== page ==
Bad Art Definitely Bad, Science Confirms

John Everett Millais’s “Blow, Blow Thou Winter Wind” (1892) and Thomas Kinkade’s “A Peaceful Retreat” (2002) were among the paintings shown to study participants (images via Wikimedia and Wikipaintings, respectively)

A study in the latest edition of the British Journal of Aesthetics portends to determine whether aesthetics are assessed through exposure, as held in a widely cited prior work of research, or if there’s a discernibly innate common component to human judgments of visual value. The paper, authored by Aaron Meskin, Mark Phelan, Margaret Moore, and Matthew Kieran, frames the project against the conclusions of James Cutting’s 2003 “Gustave Caillebotte, French Impressionism, and Mere Exposure” study, which found that aesthetic judgments are essentially cultivated via “contingencies and chance encounters” — meaning taste is merely the sum total of rote exposure over time.

In other words, the Cuttings study’s incendiary conclusion was that what we hold to be good in art is not the product of tangible qualities but rather received through the frequent appearance of “canonical” works in the public sphere. This theory of mimetic taste is flatly contradicted by the results of the new study. By showing the landscapes of the English Pre-Raphaelite painter John Everett Millais (“good”) with the work of Thomas Kinkade (“bad”) to several groups of participants, Meskin et al. find that the opposite effect held true: as exposure to Kinkade increased, the more the observers realized how terrible it was. On the other hand, Millais’s scores increased with added exposure to the work.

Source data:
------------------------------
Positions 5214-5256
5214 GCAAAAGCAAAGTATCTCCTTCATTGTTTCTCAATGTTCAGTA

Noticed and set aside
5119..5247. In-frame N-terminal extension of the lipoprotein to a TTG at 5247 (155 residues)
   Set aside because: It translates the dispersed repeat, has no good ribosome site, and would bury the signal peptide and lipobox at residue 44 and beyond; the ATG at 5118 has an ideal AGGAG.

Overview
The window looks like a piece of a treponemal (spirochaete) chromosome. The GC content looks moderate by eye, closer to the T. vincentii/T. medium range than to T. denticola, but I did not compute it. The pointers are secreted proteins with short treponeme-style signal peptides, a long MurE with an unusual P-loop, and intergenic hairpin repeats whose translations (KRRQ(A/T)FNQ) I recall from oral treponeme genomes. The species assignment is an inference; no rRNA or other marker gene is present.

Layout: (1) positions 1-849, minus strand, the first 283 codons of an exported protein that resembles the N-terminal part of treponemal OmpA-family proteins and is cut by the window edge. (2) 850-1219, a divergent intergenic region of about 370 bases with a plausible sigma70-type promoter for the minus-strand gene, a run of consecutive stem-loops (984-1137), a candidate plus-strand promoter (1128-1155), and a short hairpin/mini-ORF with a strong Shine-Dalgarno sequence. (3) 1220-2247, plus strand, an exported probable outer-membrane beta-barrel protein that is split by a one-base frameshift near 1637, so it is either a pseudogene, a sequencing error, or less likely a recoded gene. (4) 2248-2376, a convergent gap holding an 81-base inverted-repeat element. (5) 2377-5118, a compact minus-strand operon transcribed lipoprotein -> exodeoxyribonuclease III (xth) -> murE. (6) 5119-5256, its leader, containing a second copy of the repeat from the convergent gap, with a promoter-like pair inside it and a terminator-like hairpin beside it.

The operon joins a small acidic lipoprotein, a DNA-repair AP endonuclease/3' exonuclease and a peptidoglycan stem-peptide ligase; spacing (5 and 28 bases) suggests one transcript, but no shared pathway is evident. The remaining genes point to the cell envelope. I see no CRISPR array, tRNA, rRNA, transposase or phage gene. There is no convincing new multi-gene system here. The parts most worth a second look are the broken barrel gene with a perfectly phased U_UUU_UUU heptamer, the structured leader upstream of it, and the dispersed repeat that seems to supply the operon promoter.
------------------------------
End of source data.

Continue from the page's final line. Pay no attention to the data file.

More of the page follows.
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This graph, from page 12 of the new study, shows the decline in appreciation for Thomas Kinkade over increased exposure to his work, and the opposite effect in the case of John Everett Millais.

Though one might wonder about the sample itself — more participants had heard of Millais than Kinkade, per the paper’s Appendix B — the results seem rigorous enough, and are a decent rejoinder to Cuttings’s conclusions. That said, while the current paper might have debunked the irresponsibly broad conclusions of an ill-conceived prior work of academic research — we can now rest assured that really bad art is actually really bad — the core question, that of the intrinsic and extrinsic components of aesthetic judgment, remains unanswered.

h/t The Economist

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